Officially, at least, Samaras is doing all this because he wants to underscore his government's Spartan savings plans, which don't envision even a single cent for merrymaking. But the real reasons behind Samaras' cancellation are different. Since the end of the military dictatorship in 1974, the trade fair has been the venue at which prime ministers have traditionally made expensive promises to their own supporters while drawing attention to themselves by announcing ambitious projects.

For example, it was in Thessaloniki in 1984 that Socialist Prime Minister Andreas Papandreou prophesized "even better times" for the Greeks, though they were financed by public debt. In 1997, Prime Minister Kostas Simitis learned that Greece had been awarded the 2004 Summer Olympics just five minutes before delivering his speech in Thessaloniki. What triggered a huge amount of celebration then would go on to cause even more consternation when Greek citizens were handed a €10 billion ($12.5 billion) bill for the spectacle.

In 2003, Simitis made a last attempt to hold on to power in Thessaloniki: He publicly pledged a government spending program worth €1.2 billion. A year later, Greece's newly elected prime minister, Kostas Karamanlis, told his countrymen that Greece only needed a "slight economic adjustment" in order to get its debts under control -- although it was actually just the prelude to yet another phase of public over-borrowing along the path to Greece's de facto bankruptcy. All of this reached its culmination in 2009, just six months before Greece rammed into the iceberg, when then opposition leader Georgios Papandreou, speaking in Thessaloniki, made the now-notorious statement: "There's enough money there."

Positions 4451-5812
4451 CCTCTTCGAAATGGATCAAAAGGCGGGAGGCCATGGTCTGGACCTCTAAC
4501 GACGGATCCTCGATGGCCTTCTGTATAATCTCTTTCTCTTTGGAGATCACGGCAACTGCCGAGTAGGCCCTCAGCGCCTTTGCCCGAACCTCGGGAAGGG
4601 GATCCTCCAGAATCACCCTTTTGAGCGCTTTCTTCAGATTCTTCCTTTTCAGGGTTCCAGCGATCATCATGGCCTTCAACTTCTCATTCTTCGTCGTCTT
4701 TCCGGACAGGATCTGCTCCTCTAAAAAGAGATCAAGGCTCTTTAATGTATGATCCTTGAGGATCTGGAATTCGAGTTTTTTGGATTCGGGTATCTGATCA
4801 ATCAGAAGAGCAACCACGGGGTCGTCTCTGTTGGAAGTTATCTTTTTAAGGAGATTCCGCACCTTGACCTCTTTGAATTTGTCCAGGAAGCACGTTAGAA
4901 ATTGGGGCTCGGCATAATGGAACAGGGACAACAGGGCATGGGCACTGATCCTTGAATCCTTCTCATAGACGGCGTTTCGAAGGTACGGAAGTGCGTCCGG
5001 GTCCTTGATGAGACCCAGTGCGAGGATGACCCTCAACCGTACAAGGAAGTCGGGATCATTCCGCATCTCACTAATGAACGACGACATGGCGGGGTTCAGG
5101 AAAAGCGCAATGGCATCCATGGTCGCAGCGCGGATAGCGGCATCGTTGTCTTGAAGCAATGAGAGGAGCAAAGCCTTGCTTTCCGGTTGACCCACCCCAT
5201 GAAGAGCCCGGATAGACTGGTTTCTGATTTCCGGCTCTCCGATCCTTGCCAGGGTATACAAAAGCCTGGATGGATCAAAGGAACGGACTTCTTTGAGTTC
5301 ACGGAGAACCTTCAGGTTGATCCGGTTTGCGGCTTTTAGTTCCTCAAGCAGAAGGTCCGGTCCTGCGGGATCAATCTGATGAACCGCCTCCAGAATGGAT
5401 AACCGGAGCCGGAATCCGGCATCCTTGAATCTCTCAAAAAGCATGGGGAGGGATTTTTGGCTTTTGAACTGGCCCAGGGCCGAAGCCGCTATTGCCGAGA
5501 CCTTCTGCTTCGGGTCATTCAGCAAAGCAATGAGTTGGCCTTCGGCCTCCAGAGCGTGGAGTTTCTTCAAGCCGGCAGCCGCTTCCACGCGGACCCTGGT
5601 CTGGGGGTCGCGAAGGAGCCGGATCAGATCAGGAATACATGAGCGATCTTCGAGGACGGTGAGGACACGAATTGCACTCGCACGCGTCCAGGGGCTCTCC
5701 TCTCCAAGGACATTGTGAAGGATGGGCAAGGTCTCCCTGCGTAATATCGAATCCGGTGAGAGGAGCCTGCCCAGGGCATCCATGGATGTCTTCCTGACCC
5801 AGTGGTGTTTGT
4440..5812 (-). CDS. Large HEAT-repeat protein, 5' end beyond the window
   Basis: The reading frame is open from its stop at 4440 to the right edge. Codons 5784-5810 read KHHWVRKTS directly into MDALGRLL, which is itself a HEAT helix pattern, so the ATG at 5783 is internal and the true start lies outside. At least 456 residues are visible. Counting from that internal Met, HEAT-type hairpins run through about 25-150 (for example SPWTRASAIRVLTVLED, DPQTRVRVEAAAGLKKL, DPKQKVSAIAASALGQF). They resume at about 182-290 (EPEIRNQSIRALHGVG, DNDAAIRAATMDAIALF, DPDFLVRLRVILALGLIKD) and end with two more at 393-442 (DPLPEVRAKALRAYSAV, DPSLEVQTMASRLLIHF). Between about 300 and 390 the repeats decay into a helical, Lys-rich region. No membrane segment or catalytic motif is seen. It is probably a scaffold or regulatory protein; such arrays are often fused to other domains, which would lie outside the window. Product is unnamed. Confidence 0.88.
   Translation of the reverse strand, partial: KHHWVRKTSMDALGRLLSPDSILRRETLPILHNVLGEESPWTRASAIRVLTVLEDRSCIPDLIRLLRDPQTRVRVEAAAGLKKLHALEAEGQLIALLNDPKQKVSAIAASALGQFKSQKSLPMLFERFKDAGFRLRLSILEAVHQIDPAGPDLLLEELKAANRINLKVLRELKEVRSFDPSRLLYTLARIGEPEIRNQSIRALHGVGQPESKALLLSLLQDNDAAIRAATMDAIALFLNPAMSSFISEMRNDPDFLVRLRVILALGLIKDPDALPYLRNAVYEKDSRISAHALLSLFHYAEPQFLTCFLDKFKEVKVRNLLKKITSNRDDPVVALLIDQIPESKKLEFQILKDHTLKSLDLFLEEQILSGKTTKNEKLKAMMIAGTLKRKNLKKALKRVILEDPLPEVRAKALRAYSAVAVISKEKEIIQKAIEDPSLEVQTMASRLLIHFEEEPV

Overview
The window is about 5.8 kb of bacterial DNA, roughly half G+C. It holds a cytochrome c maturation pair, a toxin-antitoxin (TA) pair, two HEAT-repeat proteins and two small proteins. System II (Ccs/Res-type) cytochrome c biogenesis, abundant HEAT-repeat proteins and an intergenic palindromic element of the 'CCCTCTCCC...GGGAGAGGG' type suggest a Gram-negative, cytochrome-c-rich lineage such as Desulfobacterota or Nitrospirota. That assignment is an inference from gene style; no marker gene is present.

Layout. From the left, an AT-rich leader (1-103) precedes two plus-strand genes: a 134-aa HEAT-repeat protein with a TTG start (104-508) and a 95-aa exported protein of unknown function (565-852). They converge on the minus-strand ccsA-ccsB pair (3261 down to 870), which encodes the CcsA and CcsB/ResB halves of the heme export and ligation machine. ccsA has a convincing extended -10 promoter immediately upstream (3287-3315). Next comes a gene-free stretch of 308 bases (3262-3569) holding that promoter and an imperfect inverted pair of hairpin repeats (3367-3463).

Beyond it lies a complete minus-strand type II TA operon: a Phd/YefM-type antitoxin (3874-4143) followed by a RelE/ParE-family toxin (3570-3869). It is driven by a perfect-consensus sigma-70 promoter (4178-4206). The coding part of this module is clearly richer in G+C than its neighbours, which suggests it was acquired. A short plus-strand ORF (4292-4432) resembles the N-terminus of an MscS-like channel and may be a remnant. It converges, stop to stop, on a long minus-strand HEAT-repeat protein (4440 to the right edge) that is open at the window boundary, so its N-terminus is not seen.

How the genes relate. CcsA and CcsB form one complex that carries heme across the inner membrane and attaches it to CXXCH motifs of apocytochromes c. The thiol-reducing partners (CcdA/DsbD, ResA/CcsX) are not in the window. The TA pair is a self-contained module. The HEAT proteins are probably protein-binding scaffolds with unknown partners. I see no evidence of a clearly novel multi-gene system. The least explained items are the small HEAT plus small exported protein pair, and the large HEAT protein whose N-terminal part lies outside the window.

Symbolic Gestures

So Antonis Samaras had good reasons for cancelling his appearance and for keeping trips to the north by members of his government to a minimum. And that wasn't the only gesture with which he demonstrated his willingness to submit to austerity measures. During the first meeting of his cabinet, Samaras announced a 30 percent reduction in salaries for his ministers. He also decreed that the use of government cars should be kept to a minimum and also relinquished the Mercedes sedan usually made available to the prime minister. It has even been reported that Samara personally reviews the travel expenses submitted by the ministers in his cabinet.

Granted, with symbolic gestures like that, Samaras certainly hasn't eliminated Greece's administrative chaos or broken through the attitude of entitlement toward the government that is held by almost every interest group in the country, from cab drivers to ship owners. He also still needs to prove that he is no longer the flip-flopper on issues that he often was during his time in the political opposition. Still, though, the prime minister has made clear that he has recognized the problem. And that's already more than one can say about most of his predecessors.

In addition, concrete measures have been agreed to under Samaras -- first and foremost a further austerity package woth €11.5 billion that the prime minister pushed through despite resistance from the opposition.

"Greece is bleeding," the German tabloid Bild wrote in a headline ahead of Samaras' visit to Germany. During the past three years, quality of life has dropped by 30 percent and pensioners have lost one-fifth of their monthly benefits.

One can't really claim that Greece under Samaras hasn't been economizing enough. But have the efforts also been successful? Will Samaras succeed in modernizing the Greek state and, especially, the country's ailing political culture? It is still too early to answer these questions. After all, the man has only been in office for two months.